Sunday Times Rich List is a study in diversity

When it was first compiled 30 years ago, the list was dominated by home-grown aristocracy. Now it is topped by Indians, Russians, and people from all over the world. It reveals also that London has more billionaires than any other city.

The most extraordinary feature of the latest Sunday Times Rich List, published last weekend, is its diversity. When it started nearly 30 years ago, the list was, as you might expect, dominated by British aristocrats who could trace their origins – and their wealth – all the way back to the Tudors. Not any more: the Hinduja brothers, who top the list at £16.2bn (Dh76.93bn), were born in India, as were the Reuben brothers, David and Simon, who rank third with a fortune estimated at £13bn.

The second richest man in Britain, Len Blavatnik, was born in Russia, brought up in the US where his parents emigrated to when he was a child, and is now more passionately British than the Duke of Edinburgh. To prove it, he has given Oxford £75m to establish the Blavatnik School of Governance, the biggest donation in the university’s 500-year history.

Further down we have the Weston family (Canadian-Irish), the Rausings (Swedish), Roman Abramovich (Russian), Lakshmi Mittal (Indian), Ernesto Bertarelli (Italian), John Fredriksen (Norwegian) and Alisher Usmanov, who ranks No 5 at £11.8bn and was born in Uzbekistan.

Some of the British connections on the list are tenuous, to say the least. Four South Africans – Nicky Oppenheimer (No 19 at £5.5bn), Christo Wiese (22 at £4.62bn), Natie Kirsch (27 at £4bn) and Manfred Gorvy (151 at a mere £854bn) – are included, although to my certain knowledge only two, Mr Oppenheimer and Mr Gorvy, claim London as their home. The other two have houses in London, which is good enough for The Sunday Times to claim them as Brits.

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At a glance

What: The Sunday Times Rich List shows how the UK attracts rich families

Why: London is the residence of choice for wealthy families

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Home-grown aristos still make it on to the list, of course – inflation and the rise and rise of London property prices have seen to that. The new Duke of Westminster, a weedy 26-year-old, has recently inherited large chunks of the most expensive parts of London and is worth, according to The Sunday Times, about £9.5bn. His fellow aristocrat, the Earl of Cadogan (number 17 at £6.5bn), is another big London landowner, as are the Howard de Waldens and the Portmans, and there are other instances of old British money on the list: the Keswicks, proprietors of the Hong Kong-based Jardine Matheson, are worth more than £5bn, and some of the great banking families, the Schroders and the Flemings, are up there too. So are a couple of Rothschilds, Evelyn and Jacob, both there in their own right – which is just as well, as they haven't spoken in years.

London has always been a magnet for rich families from the Middle East but remarkably few are claimed on the slightly dubious criteria employed by The Sunday Times. The highest ranking Qatari, who own some of the most famous buildings in London, including Harrods and the Shard, is Sheikh Hamad bin Jassim Al Thani, or HBJ as he is more familiarly known, the Sandhurst-educated former Qatari PM and chairman of Qatar Investment Authority. He is accorded a fortune of £2bn, which I just don't believe – he's an awful lot richer than that. Mohamed bin Issa Al Jaber from Saudi Arabia outranks him on the list, with a fortune of £6.7bn (number 16). Mahdi Al Tajir, born in Bahrain but with a palatial house in London, a 24,000-acre Scottish estate and one of the most beautiful houses in Buckinghamshire, comes in at number 75 with £1.67bn.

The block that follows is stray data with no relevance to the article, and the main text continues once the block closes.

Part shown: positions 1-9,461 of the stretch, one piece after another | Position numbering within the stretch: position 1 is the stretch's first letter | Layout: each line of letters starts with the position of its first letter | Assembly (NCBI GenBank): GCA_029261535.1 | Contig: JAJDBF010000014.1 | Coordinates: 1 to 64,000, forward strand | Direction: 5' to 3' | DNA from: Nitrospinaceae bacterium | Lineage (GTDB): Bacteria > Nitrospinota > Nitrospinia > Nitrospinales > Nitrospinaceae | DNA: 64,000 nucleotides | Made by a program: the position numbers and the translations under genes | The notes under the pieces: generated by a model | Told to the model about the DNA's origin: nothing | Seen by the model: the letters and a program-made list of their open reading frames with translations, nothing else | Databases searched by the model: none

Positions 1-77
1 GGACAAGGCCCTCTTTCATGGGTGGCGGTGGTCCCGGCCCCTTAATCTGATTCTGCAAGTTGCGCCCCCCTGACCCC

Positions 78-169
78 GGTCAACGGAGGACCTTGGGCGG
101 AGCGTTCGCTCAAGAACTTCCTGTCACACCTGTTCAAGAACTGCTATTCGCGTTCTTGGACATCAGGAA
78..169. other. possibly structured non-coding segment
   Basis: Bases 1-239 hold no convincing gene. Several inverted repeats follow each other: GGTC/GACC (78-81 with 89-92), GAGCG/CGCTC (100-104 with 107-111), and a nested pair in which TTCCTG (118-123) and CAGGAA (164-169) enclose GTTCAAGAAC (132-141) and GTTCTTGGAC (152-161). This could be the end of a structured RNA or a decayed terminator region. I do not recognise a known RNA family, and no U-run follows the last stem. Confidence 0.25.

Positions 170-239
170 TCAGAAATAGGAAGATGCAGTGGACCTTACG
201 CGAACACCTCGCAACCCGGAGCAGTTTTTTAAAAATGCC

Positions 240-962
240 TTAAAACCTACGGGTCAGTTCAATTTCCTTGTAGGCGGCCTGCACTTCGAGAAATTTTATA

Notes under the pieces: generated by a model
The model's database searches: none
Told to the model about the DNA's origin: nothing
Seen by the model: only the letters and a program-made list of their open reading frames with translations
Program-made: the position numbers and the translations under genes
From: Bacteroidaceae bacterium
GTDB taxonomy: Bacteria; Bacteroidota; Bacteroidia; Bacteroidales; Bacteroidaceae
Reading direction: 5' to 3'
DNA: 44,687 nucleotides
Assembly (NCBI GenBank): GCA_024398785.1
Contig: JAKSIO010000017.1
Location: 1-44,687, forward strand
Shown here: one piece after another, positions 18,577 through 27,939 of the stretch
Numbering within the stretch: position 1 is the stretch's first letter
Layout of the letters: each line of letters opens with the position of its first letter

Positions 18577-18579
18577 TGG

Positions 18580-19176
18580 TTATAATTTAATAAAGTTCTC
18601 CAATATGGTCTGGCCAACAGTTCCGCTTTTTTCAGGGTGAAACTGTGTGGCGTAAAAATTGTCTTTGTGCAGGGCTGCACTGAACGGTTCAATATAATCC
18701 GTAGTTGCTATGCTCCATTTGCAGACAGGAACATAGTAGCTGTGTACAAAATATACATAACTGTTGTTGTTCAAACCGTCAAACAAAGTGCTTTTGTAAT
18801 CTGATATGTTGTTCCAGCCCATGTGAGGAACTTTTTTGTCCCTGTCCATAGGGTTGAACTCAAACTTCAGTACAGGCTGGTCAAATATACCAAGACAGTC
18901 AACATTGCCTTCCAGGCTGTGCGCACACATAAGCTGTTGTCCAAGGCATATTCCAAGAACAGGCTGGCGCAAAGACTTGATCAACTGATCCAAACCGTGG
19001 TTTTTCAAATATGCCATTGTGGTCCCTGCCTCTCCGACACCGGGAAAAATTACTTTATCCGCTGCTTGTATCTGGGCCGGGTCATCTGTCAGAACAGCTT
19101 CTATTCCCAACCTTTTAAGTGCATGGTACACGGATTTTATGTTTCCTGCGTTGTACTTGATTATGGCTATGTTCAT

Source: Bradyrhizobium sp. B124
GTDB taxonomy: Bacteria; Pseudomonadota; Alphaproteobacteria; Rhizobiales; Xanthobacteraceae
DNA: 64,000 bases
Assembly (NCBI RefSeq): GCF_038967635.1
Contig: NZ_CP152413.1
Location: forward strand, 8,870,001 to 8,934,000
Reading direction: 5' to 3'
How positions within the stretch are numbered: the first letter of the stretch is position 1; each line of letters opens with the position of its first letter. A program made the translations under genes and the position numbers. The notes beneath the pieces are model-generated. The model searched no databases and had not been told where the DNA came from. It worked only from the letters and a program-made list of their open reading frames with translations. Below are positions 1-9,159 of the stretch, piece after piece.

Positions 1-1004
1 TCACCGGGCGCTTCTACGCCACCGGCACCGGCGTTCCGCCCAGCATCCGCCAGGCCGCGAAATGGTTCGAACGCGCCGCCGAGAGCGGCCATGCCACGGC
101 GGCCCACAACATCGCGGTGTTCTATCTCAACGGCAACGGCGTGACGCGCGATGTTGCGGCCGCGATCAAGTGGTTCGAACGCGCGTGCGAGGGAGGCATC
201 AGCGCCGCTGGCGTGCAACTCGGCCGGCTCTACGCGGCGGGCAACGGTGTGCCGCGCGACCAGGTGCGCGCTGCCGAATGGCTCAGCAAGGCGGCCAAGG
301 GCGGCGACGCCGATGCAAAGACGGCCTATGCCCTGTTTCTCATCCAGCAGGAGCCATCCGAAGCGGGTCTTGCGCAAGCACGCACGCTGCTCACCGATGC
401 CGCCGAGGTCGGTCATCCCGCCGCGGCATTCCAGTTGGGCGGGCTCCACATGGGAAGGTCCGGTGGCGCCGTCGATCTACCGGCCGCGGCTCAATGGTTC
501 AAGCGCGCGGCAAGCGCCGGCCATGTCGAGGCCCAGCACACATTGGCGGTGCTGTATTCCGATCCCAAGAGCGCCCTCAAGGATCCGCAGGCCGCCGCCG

And we must not forget such Middle Eastern stalwarts of London life as Egyptian-born Mohamed Al Fayed, who sold Harrods to the Qataris for a couple of billion (number 73 at £1.7bn), the Syrian-born Wafic Said (93 at £1.4bn), or Farhad Moshiri, Iranian-born and No 69 at £1.9bn.

If you want a social study into how British society has changed in the three decades since the list started (and I can claim the dubious honour of conceiving it in my tenure on the paper), this list is a good starting point. There are six female billionaires and 20 women in all worth more than £500m each – 20 years ago there was one (the Queen). Quite a few genuine Brits on the list now come from penniless backgrounds: Jim Ratcliffe, the founder of the Ineos chemical company, was born in a council house but is now worth £5.7bn (number 18) and two of his colleagues now also make it into the billionaire category.

Richard Branson, of course, came from relatively humble beginnings and both Bernard Lewis and Philip Harris started work in their fathers’ tiny London shops, and Chris Dawson (number 67 at £1.9bn) began his career selling ice-cream at the age of seven, before he moved on to “anything I could sell off the back of a lorry”. John Boor – value £1.45bn – is the son of a Derbyshire miner.

London now has 134 billionaires, more than any other city in the world.

It has long been the residence of choice for Middle Easterners, and Greek shipowners have probably been around even longer – as have wealthy Indians. But then in the seventies came the Australian mining magnates followed in the eighties by Russian oligarchs and, post-apartheid, white South Africans. Now it is the turn of Malaysians and Chinese seeking a home for the vast fortunes they have accumulated in recent years.

No other major city, not Paris or New York or Berlin, has the same fascination for the very rich. And Brexit is not going to change that.

Ivan Fallon is a former business editor of The Sunday Times.

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